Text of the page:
The East African (October 30) compared the different views on the economy which had been expressed by President Kikwete and Bank of Tanzania (BoT) Governor Daudi Balali. Kikwete was quoted as saying on October 2 that the economy was upbeat, the budgetary performance undisturbed, and – despite the power crisis – the economy was stable and on course.
Balali however, painted a different picture on October 17. BoT figures showed that Tanzania’s economy was steadily being forced into a corner, and might soon be on the ropes. The article went on: ‘The oil import bill will triple this year, rising from the ‘normal’ figure of $400 million a year to more than $1.1 billion. The Tanzania shilling fell in value by 13% since January 2006. Export earnings had fallen from 15% of GDP to 4% this year. Each electricity unit that is not sold (as it was never generated in the first place because of a diminished capacity) represents a two-dollar loss to the country. And the projected economic growth of 7% this year has had to be revised down to 5.9%.
However, Finance Minister Zakia Meghji supported the President in a statement on October 19 saying that things were going as budgeted, courtesy of a disciplined administration.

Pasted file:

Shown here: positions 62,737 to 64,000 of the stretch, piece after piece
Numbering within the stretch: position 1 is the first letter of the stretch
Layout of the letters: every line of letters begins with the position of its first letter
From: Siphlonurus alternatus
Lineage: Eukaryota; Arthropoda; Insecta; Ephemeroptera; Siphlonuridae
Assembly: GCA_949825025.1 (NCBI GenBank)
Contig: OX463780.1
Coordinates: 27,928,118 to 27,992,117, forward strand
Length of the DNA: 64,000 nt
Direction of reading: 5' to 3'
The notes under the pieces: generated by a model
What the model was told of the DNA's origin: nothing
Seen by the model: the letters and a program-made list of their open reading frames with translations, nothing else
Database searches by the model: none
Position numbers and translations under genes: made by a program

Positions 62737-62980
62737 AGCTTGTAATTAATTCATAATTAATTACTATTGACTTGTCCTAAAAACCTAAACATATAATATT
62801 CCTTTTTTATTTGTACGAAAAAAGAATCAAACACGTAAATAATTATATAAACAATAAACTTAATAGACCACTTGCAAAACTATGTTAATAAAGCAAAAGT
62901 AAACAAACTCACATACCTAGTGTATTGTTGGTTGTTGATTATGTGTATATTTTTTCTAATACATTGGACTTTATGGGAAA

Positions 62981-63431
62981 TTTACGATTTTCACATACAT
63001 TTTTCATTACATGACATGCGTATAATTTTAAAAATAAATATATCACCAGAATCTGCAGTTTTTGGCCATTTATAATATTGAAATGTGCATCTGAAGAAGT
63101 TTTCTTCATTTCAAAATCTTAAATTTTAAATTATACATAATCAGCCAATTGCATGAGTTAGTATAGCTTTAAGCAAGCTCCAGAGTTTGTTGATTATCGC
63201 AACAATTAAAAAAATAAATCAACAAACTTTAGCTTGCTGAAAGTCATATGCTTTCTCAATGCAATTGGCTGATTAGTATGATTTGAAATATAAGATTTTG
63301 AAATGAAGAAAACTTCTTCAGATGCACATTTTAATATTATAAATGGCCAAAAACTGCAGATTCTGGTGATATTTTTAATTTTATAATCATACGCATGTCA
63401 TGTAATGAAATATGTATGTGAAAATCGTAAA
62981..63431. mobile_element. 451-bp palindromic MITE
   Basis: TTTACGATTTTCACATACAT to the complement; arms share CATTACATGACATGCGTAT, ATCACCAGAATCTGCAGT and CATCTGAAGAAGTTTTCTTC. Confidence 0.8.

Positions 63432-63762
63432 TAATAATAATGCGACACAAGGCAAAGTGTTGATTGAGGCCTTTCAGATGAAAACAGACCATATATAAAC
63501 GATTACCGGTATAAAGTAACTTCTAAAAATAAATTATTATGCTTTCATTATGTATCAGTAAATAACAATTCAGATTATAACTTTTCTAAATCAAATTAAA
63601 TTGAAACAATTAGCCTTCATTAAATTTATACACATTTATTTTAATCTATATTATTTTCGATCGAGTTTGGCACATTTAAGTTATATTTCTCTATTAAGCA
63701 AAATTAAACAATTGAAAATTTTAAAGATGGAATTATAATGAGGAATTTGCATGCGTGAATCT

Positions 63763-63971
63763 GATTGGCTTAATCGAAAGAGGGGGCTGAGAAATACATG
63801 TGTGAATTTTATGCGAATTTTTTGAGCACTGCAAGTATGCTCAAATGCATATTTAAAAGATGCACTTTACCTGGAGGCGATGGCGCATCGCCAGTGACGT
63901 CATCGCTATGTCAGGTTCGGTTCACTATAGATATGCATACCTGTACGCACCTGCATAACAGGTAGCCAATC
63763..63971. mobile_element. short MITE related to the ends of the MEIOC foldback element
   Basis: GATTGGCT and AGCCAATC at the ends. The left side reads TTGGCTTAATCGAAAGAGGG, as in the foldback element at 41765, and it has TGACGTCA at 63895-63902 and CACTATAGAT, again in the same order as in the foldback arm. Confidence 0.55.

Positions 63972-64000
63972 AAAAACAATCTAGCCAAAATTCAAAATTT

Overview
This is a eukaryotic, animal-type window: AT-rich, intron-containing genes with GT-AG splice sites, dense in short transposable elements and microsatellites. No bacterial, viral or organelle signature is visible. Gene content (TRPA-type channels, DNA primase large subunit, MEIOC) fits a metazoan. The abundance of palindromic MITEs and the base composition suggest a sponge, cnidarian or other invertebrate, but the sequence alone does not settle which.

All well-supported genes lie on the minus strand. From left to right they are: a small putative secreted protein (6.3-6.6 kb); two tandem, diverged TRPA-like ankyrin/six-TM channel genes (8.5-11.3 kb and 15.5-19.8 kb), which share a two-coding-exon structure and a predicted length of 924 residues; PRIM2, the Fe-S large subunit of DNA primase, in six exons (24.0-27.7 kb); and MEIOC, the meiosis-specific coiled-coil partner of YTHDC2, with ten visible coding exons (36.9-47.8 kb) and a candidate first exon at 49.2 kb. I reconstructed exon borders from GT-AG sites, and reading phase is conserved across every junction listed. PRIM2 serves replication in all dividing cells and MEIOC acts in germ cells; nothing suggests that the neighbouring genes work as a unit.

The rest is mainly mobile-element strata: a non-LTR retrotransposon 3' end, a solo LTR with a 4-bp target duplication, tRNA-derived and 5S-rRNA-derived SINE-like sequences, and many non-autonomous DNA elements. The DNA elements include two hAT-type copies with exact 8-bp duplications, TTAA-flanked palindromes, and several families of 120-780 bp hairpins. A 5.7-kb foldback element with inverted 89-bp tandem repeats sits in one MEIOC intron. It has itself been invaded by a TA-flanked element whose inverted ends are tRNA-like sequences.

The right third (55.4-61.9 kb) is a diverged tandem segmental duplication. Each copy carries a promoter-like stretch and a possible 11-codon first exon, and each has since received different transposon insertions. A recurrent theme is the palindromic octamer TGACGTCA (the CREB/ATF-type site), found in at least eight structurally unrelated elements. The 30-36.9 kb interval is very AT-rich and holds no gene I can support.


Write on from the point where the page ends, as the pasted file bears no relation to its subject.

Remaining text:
Revised contracts with mining firms
The promise by President Kikwete to review contracts signed with mining firms seems to be coming true with the announcement that the contract with Barrick Gold has been revised. The Canadian firm running the gold mine in Bulyanhulu has has agreed to pay $7 million every year until when the firm starts paying corporate tax. In addition every district council within which the firm operates will be paid $200,000 annually. The 15% additional capital allowance on unredeemed capital expenditure has been removed from the agreement. The firm will have to buy local goods and services as and when possible. The process started when Kikwete asked the Ministry of Energy and Minerals to review the contracts in May. The Government Negotiation Team (GNT) was formed in July and negotiated with the Barrick, Geita and Resolute mining companies through the Chamber of Minerals and Energy. After the agreement reached with Barrick the other companies were expected to follow suit.